Philadelphia Union now makes loans away

Photo published by CA Boston River’s official twitter account

This season Philadelphia Union organization’s sporting behavior has added a new dimension to its range of activities. It has begun to loan its own players away to other teams, as do major clubs in the larger leagues of Europe and South America.

Almost all previous Union loans had been only within the organization, up or down. Either professionals from the first team went down for games with the second, or amateurs came up for both practice and games from the Academy (In 2015 Zach MacMath was a actual loan away).

Only in 2023 has the Union loaned first team players outside the organization simultaneously.

Two reasons why

Perhaps the activity reflects the season’s now-completed accommodation of 2023’s extra in season tournaments. To illustrate compare the 2023 season’s game frequency with 2022’s.

  •  During the 2022 regular season Union  played 35 games in 31 weeks. Without correcting for  international breaks, that pace is slightly less than 1.1 games a week.
  •  Including all three extra in-season tournaments, when finished the Union’s 2023 regular season will have played 48 in 34. Again not adjusting for international windows, that pace is 1.4 games a week, two games a week slightly less than half the time. Adjusting for international breaks intensifies the pace even further to two games a week five-eights of the time (see below).

Since the extra regular season games are done, the roster is shrinking. Loans are possible because the quality on the bench has attracted other clubs. And as Ernst Tanner reportedly said on Friday, September 15, loans give Union roster assets — i.e., players — opportunities to earn game minutes that maintain their value. They also resolve completed position competitions and treat players’ futures fairly.

The second possible reason is that players have been evaluated and found wanting. Of the three acquisitions overtly identified with 2023’s greater workload, only Damion Lowe still gets minutes. Joaquin Torres no longer plays, and Andres Perea has been loaned out.

Loan intent

A critical question to ask about each loan is whether it includes a purchase option.  Is the player coming back, or is he perhaps moving on?

Listed below is data on the new loan away part of the club’s player development process. Game minutes elsewhere can be at a higher level than that of MLS NEXT Pro (see Riasco variously below). They can prepare a returning player to compete for starts, as Tanner discussed about Brandan Craig on September 15th. Or they can audition permanent moves to different organizations as may perhaps be the case with Richard Odada and Union II’s Brooks Thompson.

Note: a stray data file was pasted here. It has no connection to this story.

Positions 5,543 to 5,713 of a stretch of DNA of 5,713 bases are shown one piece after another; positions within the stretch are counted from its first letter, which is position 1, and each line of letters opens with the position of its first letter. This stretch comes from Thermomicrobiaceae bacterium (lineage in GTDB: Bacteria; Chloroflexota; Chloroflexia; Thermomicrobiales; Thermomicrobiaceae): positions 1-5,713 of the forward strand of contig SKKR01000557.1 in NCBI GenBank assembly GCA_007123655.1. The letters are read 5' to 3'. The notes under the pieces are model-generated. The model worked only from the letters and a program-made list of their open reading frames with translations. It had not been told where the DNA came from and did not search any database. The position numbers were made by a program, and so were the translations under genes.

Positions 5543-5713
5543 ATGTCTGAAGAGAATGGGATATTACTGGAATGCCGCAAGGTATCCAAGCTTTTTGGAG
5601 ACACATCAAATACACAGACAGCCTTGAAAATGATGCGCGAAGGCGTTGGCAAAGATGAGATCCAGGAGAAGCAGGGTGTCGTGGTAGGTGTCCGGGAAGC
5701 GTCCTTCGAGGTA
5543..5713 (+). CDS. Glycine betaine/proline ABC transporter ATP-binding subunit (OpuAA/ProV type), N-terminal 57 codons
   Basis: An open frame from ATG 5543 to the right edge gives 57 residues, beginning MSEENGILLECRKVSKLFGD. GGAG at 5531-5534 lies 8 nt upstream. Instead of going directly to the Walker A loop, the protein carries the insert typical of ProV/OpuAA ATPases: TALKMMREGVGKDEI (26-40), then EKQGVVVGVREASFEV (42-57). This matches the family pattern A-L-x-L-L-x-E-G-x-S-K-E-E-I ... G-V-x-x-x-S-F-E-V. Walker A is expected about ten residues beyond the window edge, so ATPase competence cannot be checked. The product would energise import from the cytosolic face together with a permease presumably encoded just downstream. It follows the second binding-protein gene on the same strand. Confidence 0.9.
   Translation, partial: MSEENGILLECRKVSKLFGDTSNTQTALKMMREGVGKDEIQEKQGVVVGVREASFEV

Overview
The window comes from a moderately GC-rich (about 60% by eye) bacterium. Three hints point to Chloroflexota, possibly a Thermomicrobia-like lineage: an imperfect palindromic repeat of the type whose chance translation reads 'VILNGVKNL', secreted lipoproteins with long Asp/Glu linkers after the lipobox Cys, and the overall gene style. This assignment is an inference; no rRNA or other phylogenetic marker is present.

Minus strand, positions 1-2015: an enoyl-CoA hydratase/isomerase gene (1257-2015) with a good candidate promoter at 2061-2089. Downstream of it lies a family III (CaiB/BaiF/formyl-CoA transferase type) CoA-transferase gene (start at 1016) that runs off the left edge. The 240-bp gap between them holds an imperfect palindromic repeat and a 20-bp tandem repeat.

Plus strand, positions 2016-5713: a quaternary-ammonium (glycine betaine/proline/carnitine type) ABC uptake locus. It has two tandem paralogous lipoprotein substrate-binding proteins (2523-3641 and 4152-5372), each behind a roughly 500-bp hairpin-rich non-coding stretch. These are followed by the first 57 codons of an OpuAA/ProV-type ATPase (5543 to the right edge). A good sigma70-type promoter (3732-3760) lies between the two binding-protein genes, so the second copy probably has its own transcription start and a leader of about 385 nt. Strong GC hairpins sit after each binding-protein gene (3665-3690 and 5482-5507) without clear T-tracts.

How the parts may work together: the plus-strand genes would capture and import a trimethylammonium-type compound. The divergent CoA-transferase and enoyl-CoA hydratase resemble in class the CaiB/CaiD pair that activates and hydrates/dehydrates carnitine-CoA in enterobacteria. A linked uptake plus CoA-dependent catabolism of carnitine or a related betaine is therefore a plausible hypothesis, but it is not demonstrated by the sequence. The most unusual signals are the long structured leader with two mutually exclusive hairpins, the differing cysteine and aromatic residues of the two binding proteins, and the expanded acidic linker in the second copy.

Player Sources Country Div Club Purch Opt ?
5-Jul Brandan Craig both U S A 1st Austin



Andres Perea both U S A 1st NYC FC No
15-Aug Richard Odada both Denmark 2nd AaB



Brooks Thompson both U S A 3rd NC FC ??
17-Aug Jose Riasco both Uruguay 1st Boston River


Brandan Craig, Andreas Perea, and Richard Odada illustrate the two different purposes to being loaned away. Craig and Perea are intended to return. It seems as though Odada is not. Odada – and Perea – created the roster the competition that, in part, stimulated Jesus Bueno to raise his game from 2022’s division II excellence to 2023’s division I success.

That competition now seems over.

Brandan Craig

When asked about Craig earlier, Jim Curtin stated his loan had no purchase option. Curtin expects him to return.

Austin’s roster handling indicates head coach Josh Wolff  judges him is not quite ready for MLS minutes. For a period of time after Matt Hedges arrived, he did not even dress. More recently when Hedges did not dress, Craig did. But he has received no game minutes (see Appendix below). The Craig frustration that Tanner described must be continuing.

Andres Perea

NYC FC’s announcement of Perea’s loan states both that the Union “retains a portion of his salary budget charge” and that there is no purchase option. Perea subbed on for roughly half an hour at the end of NYC’s first match following the Leagues Cup. Since then he has started and played almost every game minute. Initially he had been next to the now re-injured Keaton Parks or the injury-rehabbing James Sands as a double six in a 4-2-3-1. More recently he played both flank mids in a 4-3-3. An NYC FC announcer recently complimented his energy and positive impact on the floundering side. This past Sunday he scored the opening goal against Toronto.